The busier you are the harder this challenge will be. However, ME often hits energetic, busy, and driven people. The illness may strip the person of this but the desire to still be that person remains. This is just one of the many physical, neurological, cognitive, social and emotional challenges that ME sufferers have to face daily.

So, are still up for the challenge? I’m certainly sick of doing nothing, will you do nothing to help ME?nothing#4ME

Why not share how you got on? Post a photo of yourself with the hash tag #nothing4ME followed by the number of minutes you managed? It will be interesting to see the results!

Whether you take the challenge, donate or simply share this with others, lets show people that even doing nothing for ME can make a huge difference!

Donate to Action for ME : http://www.justgiving.com/Sarah-Reed17

To find out more about ME: http://www.actionforme.org.uk/get-informed/about-me/what-is-me

 

 

Advertisements

4 thoughts on “I’m sick of doing nothing, will you do nothing for ME?

  1. Campaign looks really good. Great blog post. Good luck with the fund raising. artymanda

    Ps came off twitter in the end. Wishing you all the best. Take care xxx

    1. Thanks Amanda. You were the first person I tried to contact about it on twitter but spotted you’re account was down. I did try sending it to you so I’m really glad you found it – & you like it!
      It seems to have been well received & even had someone who is off to the GP with suspected ME because of it after years of suffering in silence, so I’m really pleased. It’s interesting that not many of my friends think they could do the challenge…!! 😉
      Will miss you on twitter, but you need to do whatever it takes to pace yourself so well done for listening to your body!
      Thanks again for your support & great tag line, I probably wouldn’t have run it otherwise!
      Take care & rest well

      Sarah

  2. One of my biggest frustrations being housebound with ME is that people tell me I am lucky that I don’t have to work and have time to do whatever I want. They seem to think I’m just taking a holiday, and can pass the time doing all the things they would be doing on their own days off, forgetting that I’m ill and can’t manage those things. It is very hard to explain to a healthy person when they ask what I do all day, that with ME a lot of my time is spent doing literally nothing, in order to gather enough strength to do a small amount of even the most ordinary of activities like watching TV, getting dressed or chacking my email.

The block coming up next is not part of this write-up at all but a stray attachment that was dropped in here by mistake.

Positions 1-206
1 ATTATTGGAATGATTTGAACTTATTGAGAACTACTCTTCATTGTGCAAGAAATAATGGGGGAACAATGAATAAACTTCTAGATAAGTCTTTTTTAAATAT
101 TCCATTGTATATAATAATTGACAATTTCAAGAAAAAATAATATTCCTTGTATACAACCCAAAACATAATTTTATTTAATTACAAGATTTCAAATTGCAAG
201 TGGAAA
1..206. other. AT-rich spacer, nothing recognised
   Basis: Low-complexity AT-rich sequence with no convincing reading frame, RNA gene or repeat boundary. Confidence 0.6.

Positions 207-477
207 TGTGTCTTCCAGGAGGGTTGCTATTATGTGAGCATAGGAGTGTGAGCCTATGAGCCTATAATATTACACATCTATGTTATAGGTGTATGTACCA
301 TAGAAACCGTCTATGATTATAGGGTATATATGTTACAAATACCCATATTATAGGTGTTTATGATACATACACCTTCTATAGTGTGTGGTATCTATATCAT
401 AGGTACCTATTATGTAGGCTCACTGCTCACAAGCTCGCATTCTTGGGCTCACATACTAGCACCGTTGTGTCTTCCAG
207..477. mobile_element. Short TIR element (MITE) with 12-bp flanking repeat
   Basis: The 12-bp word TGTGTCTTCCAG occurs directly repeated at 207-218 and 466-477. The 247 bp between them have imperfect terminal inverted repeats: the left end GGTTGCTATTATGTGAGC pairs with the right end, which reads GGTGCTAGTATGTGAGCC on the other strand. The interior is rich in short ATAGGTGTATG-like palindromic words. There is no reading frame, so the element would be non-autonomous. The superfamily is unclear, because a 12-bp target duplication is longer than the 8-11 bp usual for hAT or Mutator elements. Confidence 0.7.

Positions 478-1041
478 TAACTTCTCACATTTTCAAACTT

This seems like a really interesting challenge because as you say, it sounds really easy but will really give healthy people at least some appreciation of just how difficult it is to be too ill to pass the time doing normal recreational activities.

    1. I totally hear you and the fluctuating nature of the illness adds to the confusion of how we are perceived; people can always see what you CAN do and not what you can’t!

      Thanks for your feedback.I do hope it gives people a peek into what ME is like or at least make them think about it in a different way. It’s interesting that some friends have opted out of the challenge as think doing nothing will be too hard! 😉

      Take care and thanks again

      Sarah

Leave a Reply

Fill in your details below or click an icon to log in:

WordPress.com Logo

You are commenting using your WordPress.com account. Log Out / Change )

Twitter picture

You are commenting using your Twitter account. Log Out / Change )

Facebook photo

You are commenting using your Facebook account. Log Out / Change )

Google+ photo

You are commenting using your Google+ account. Log Out / Change )

Connecting to %s